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How do I Know if My Silk is Organic? — an article on the Smart Living Network
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How do I Know if My Silk is Organic?

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As silk is made by an organic process, the spinning of silk by silkworms, many consumers assume that all silk is healthyfor you and that it is completely organic.

One of the problems is, however, that there are no governing bodies thatregulate whether or not a piece of silk is labeled certified organic. In fact, after the organic silk fiber is created,things are done to the fiber that, in some consumers eyes, make the silk considered non-organic.

Some providers of organic silk will help make the process more organic and ethical by using wild silkworms instead of theblind and helpless Bombyx mori silkworm.

The resultant organic silks are known as peace silks or vegetarian silks and,because the worms are different, they will be of a different texture than their farmed counterparts.

These organic silkswill be slightly darker cream colored when raw and dont accept natural dyes as easily.

An organic silk made by semi-domesticated moths is called muga silk and is made by muga silkworms. This silk is neverbleached or dyed and is a natural golden amber color.

Muga silk tends to be more expensive than other silks and are alsonot considered ethical because the silkworm is killed before emerging from the silkworm.The eri silkworm creates a fine organic silk that becomes nearly white in color after it is woven.

The caterpillars arenot destroyed in the process of creating this organic silk and the silk is spun like cotton rather than being reeled ontospools. This results in a silk that looks and feels more like cotton or wool.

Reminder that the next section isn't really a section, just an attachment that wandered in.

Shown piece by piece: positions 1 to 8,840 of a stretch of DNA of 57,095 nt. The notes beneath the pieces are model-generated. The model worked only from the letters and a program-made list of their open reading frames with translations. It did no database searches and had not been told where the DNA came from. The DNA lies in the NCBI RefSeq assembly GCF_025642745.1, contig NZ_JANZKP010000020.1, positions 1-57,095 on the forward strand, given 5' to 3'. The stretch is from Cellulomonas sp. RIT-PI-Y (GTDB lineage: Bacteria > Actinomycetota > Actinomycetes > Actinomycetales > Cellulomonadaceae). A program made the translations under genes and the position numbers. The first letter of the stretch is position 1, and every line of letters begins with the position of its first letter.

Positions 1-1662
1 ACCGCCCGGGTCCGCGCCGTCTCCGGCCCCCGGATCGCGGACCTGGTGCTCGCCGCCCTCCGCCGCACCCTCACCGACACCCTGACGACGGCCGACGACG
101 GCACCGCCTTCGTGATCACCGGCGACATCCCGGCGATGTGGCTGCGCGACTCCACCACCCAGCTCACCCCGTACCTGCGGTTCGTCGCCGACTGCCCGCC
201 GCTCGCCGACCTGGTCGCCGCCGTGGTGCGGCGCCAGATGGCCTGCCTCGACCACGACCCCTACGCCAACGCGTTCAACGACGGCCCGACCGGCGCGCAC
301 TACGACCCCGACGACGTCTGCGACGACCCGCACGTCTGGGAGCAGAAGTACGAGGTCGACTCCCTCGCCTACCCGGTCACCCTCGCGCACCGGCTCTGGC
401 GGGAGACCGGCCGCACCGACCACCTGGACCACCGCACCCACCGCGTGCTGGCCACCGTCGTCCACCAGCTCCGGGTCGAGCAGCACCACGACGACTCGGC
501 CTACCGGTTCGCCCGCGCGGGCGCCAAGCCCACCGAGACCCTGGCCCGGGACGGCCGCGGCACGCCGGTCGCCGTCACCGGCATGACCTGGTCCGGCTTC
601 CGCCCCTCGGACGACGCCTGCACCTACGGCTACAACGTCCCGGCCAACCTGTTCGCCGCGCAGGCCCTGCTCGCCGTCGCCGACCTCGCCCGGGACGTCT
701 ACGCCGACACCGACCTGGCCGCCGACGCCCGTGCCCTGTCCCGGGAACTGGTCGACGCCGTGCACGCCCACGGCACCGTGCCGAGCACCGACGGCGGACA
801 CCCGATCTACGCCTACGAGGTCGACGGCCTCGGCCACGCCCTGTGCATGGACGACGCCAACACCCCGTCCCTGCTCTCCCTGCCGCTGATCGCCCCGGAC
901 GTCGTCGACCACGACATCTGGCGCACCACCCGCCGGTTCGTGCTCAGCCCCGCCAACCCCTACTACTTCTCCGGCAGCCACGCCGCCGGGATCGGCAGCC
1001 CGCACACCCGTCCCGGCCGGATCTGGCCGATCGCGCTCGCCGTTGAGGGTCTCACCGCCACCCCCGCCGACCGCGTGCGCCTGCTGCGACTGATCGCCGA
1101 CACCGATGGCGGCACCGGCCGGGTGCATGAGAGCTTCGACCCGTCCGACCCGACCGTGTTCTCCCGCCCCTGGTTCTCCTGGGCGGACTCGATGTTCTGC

One thing that makes a piece of silk more organic than other silks is whether or not the silk was hand-loomed. Handlooming silk is an important part of what makes silk a sustainable fabric in developing countries such as India. In fact,more than six million individuals are employed in the hand-looming industry and is environmentally friendly, requiring noexternal energy requirements.

Healthy organic silk can be more expensive than synthetic fibers and certain people are known to have allergies to eitherdomestic silk, wild silk or both. Many of the allergies are related to the dietary habits of the silk worm. In addition,organic silk that hasnt been de-gummed to remove the sericin protein from the fiber may cause allergic reactions insensitive individuals.

An organic silk can quickly become non-organic if producers use synthetic dyes to dye the fabric. Most silk threads pickup a great deal of dye and, while they are brilliantly colored, the chemicals in the dye can cause reactions in sensitivepersons. Some producers use environmentally friendly dyes that can be considered organic. Unfortunately, one may not beable to tell anything about the dye just by looking at it.Some of the best organic silks come in their natural, un-dyed form and are considered organic for their lack of chemicaldyes added to the fabric.

Wild silks and organic silk that has been spun are often un-dyed and the consumer will be ableto see that when looking at the fabric.

Be careful that your organic silk is not of the weighted variety. Some manufacturers weigh the silk fabric down byinfusing metallic salts into the fabric. Some of the metallic compounds can be dangerous, including those containing lead,barium, tin and chromium. Weighted silk feels much heavier than non-weighted silk.

In the end, the buyer must decide if the silk he or she is buying is organic enough for them.

Those that are weighted ordyed with synthetic dyes are most likely non-organic.

Those fabrics that have retained their natural color or have beenspun are usually organic and will generally be healthy for you.

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